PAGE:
The Generosity of Strangers in Strange Lands

It’s clear that Australians whose daily out outpouring of bile against Muslims, refugees and strangers, in general, have never experienced the generosity, warmth and welcome of strangers in strange lands. Had they done so it is hard to believe that they would behave towards people with different values, skin colours and religions as they have been doing.

My childhood homes for 16 years, from the age of 6 weeks, were all in countries where people had no reason to feel friendly towards white, blond haired, privileged and wealthy children but my experiences and that of my family were overwhelmingly positive.

One Bhuddist country, Thailand, two Muslim countries, Egypt and Iran and one Apartheid country, South Africa, all provided a welcome which puts Australia’s xenophobic, racist and cruel Government to shame and where the welcome and warmth of the citizens of those countries is in sharp contrast to the outpouring of bile by a minority of Australians.

Those experiences, of so long ago, are not isolated or historical. More recently, I have spent weeks or months in Egypt (2014), Turkey (2015), Jordan (2014). In every circumstance, both historical and recent, I have experienced no hostility, no racism or xenophobia and an overwhelming inclination from everyone to be friendly and helpful and to understand and be open to people from other cultures – and not just from those who might stand to benefit from the spending of tourists but more broadly from the person in the street. Perhaps I have been lucky but I like to think not.

 

 

We lived in Egypt between 1960 and 1965. This was just four years after the Suez Crisis when Israel, Britain and France had invaded Egypt in response to Abdel Nasser’s nationalisation of the Suez Canal.  So there we were, a British family (I was born in Britain in 1955 just before my family left for Thailand), living in a country which only four years previously had been invaded by the British armed forces. Despite this, the Egyptians were overwhelmingly welcoming. I had the same experience in 2014, during protests and repression in Tahrir Square when Egyptians would invite me to their homes for tea, despite their knowledge of Australia’s role in the Middle East and about its attitude to refugees.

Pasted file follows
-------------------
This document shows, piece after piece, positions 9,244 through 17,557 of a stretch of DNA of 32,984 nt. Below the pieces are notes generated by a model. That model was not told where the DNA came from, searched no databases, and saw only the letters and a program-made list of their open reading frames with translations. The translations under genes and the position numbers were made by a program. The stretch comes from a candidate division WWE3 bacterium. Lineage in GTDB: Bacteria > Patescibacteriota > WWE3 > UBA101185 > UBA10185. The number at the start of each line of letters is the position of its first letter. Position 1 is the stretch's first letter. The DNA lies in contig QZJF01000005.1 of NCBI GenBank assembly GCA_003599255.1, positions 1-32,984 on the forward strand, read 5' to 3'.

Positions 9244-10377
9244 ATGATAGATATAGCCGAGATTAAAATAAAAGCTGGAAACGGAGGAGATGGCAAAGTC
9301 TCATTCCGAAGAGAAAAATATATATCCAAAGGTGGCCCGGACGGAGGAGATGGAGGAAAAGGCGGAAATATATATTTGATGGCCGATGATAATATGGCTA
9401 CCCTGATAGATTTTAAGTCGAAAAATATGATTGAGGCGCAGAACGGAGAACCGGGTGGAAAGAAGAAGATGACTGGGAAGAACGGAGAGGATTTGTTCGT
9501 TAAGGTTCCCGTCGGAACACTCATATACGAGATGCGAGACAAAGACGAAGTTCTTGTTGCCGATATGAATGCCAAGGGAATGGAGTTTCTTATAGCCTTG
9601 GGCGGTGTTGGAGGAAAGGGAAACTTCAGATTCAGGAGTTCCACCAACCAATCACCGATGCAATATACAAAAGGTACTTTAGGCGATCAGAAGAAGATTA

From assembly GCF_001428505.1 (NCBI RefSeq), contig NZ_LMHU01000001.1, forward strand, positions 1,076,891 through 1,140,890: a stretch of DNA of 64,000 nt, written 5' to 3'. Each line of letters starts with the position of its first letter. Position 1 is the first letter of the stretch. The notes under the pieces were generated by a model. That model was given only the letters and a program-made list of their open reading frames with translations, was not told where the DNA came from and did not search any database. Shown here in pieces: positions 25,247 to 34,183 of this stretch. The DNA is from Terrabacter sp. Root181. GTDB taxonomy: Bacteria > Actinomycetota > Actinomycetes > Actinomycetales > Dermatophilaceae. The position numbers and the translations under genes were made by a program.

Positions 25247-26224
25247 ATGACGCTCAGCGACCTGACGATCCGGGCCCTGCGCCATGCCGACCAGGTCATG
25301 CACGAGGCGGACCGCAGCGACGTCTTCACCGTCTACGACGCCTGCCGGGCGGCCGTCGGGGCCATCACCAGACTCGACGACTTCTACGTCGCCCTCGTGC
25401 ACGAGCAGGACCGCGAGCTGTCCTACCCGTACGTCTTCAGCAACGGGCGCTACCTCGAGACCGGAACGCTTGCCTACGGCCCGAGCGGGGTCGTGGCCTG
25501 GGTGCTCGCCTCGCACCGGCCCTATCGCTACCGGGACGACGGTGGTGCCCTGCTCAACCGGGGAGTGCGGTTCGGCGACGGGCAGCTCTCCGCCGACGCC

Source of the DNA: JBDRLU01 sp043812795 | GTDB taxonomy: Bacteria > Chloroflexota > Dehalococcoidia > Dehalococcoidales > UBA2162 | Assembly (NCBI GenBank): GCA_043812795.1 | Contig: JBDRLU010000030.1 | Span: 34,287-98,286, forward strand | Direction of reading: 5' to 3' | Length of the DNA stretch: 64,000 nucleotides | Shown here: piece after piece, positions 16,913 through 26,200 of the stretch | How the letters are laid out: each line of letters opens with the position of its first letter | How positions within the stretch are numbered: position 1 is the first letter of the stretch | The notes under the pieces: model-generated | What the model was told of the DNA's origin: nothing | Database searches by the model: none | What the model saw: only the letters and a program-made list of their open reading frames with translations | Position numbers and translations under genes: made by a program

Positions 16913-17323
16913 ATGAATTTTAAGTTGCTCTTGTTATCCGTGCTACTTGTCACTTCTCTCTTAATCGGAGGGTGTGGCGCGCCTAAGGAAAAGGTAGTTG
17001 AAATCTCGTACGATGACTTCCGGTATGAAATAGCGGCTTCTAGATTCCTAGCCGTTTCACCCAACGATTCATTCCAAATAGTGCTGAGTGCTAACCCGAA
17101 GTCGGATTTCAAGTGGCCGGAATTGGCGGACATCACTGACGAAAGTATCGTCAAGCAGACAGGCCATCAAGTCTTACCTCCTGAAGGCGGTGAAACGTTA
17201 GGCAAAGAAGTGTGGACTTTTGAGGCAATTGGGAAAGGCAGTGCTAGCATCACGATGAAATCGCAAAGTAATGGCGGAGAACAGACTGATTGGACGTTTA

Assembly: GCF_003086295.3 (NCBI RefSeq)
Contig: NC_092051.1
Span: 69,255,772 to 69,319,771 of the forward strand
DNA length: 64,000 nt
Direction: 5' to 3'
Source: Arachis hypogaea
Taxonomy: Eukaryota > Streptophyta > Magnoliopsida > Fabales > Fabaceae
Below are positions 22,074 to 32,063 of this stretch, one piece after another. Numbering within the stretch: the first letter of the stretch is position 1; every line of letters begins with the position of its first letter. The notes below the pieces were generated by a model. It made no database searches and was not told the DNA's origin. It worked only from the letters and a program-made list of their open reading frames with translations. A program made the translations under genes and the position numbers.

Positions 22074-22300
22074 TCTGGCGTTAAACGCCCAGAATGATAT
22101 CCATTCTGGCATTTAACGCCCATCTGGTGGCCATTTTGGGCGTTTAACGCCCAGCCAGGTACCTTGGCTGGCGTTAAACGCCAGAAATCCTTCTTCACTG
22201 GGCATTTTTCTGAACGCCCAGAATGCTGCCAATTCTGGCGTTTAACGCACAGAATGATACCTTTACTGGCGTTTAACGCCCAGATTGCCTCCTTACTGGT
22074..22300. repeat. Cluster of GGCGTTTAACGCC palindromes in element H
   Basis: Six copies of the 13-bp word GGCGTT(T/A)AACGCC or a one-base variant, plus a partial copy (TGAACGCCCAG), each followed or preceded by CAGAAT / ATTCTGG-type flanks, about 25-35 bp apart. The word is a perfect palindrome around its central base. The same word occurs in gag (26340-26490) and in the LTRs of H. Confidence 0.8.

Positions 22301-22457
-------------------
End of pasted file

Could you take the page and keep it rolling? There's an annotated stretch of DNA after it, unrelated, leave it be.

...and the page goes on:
We moved to Iran between 1966 and 1969, to a country where the west, in the form of a CIA inspired coup had deposed the democratic, and popularly elected, Mossadeq Government in 1953, a mere 14 years previously and had restored the repressive Shah Reza Pahlavi to power. Despite this Iranians were welcoming and friendly.

We lived in South Africa between 1969 and 1972, at the height of apartheid, where no black or brown person had any reason to feel remotely friendly to people with white skin and yet, as a teenager, experienced no sense of hostility or racism. Compare this with the abuse of people of all ages, including teenagers in Australia, just for looking or being different

Michael and Chris SA
In South Africa, 1970

Compare this with the hostility to French people during the protests against nuclear testing in Mururoa – a small island 8700 kilometres distant.  As an example in Darlinghurst, Marc and Murielle Laucher, a couple with dual French-Australian citizenship, found the windows of their cafe, La Petite Creme, smeared with faeces – which was not an isolated incident.

More recently, I have been in Turkey, a country on the frontline of the hostilities in the Middle East, and which is dealing with hundreds of thousand of refugees. This is a country where an Islamic-leaning Government has encouraged a less secular society and where negotiations over many years to enter the EU have not exactly endeared many Turks to “western” oriented societies. Never mind Gallipoli and the history of conflict between the Ottomans and the west.

Yet every person from the most secular to the most religious was welcoming and friendly and there was no sense of people being prejudiced due to the alleged clash of western and islamic values. In fact the sense of a reconciliation of those values (women in bikinis and headscarfs) was far stronger than in Australia. None of this is to say that no racism exists in these other societies or that minorities in all societies don’t behave in the same way as the racist bigots in Australia but it seems less prevalent and less obvious.

There is something peculiarly obnoxious about the toxic mix of political conservatism, xenophobia, racism which is making Australia a less pleasant, less open and less welcoming society than many of consider it to be. It’s a subject about which we need a national debate. How do we combat this? How do we change the politics of fear that allows this prejudice to thrive. And what can every citizen do to assist?

 

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